S29
Landscape and symbolic power

Convenors:
Russell Ó Ríagáin (University of Cambridge)
Patrick Gleeson (University College Cork, Ireland)
Location:
Wills 3.31
Start time:
18 December, 2010 at 9:00
Session slots:
1

Short abstract:

This session investigates how symbolic systems, 'iconographies of landscape', become implicated and change through discourses of ideology, identity, space and place, and will critically consider how archaeological approaches to power relate to our ability to discuss the development of such systems.

Long abstract:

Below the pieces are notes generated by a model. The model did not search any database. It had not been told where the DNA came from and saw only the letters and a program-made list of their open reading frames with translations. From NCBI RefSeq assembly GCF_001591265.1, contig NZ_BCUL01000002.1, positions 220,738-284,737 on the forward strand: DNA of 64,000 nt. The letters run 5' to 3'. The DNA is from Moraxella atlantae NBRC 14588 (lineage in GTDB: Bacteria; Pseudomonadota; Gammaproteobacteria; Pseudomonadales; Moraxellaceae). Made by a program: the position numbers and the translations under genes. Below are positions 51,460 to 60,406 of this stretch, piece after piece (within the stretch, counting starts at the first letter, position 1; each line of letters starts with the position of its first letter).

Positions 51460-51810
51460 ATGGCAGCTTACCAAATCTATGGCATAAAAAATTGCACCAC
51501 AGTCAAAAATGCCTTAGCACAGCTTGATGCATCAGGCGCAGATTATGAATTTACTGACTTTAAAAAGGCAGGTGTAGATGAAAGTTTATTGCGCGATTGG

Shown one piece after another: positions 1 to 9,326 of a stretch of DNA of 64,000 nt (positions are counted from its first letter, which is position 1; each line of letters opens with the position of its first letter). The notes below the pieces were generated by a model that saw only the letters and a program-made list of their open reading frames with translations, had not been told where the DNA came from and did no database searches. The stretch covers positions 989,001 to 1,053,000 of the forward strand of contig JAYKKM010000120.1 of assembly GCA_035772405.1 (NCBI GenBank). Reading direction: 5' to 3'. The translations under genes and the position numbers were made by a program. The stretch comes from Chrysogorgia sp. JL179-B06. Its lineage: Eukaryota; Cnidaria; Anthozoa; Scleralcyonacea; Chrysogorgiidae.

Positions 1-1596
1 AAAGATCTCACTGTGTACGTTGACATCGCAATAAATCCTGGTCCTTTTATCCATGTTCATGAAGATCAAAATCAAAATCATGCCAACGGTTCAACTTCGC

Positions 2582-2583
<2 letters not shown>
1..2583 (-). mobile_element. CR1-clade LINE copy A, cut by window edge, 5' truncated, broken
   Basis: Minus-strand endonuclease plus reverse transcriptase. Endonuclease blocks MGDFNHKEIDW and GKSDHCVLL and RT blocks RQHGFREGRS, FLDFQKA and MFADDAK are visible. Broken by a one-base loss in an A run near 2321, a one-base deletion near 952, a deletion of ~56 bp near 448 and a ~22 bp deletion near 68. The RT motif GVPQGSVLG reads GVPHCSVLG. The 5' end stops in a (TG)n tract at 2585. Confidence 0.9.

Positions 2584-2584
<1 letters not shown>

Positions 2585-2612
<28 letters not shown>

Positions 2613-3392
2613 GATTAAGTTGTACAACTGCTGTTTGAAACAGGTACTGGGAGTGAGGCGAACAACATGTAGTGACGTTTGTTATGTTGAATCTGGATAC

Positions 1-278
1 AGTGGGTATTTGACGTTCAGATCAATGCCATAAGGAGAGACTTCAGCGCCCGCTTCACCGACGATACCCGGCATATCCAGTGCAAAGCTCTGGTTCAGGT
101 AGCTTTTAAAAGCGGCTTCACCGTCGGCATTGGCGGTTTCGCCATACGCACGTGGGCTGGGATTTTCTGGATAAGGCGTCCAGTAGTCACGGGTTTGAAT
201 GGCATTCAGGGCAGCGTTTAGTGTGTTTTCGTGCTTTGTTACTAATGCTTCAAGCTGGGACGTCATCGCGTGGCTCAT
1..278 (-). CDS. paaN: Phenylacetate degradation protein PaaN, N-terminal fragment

This session diachronically and synchronically examines the way in which common cultural, architectural and spatial motifs help construct and exercise power through experience of landscape. Principally, the session examines the symbolic meaning of iconographic repertoires enmeshed within the palimpsest of constructed, conceptual, textual or mythological landscapes, and the process of iconographic embodiment. These meanings and processes may have been at once fluid and tenacious, dynamic and static, something which this session will address. Landscape, as transformed from space to place by human action provides a symbolic system existing outside the individual, while also providing an anchorage for identity and facilitating habitus formation via socially encoded material messages. The symbolic system may be used as a resource by both belief systems and power relation configurations, and the reordering and/or reinterpreting of space and place are important features of changes in these. The formation of a holistic theoretical perspective is necessary in order to examine transitions between sets of material and symbolic technologies facilitating the exercise of power. This may allow for the co-existence of different landscapes and belief systems (for instance 'Pagan' and 'Christian' or 'colonial' and 'native'), and indeed symbolic iconographies or languages through which the world was understood, contested, manipulated and imagined. Therefore, in order to understand discourses played out through iconographic landscapes, comparative thematic papers are being sought considering themes such as the materiality of power, and the cognitive connotations of human interaction with both dynamic and static socially constructed landscapes.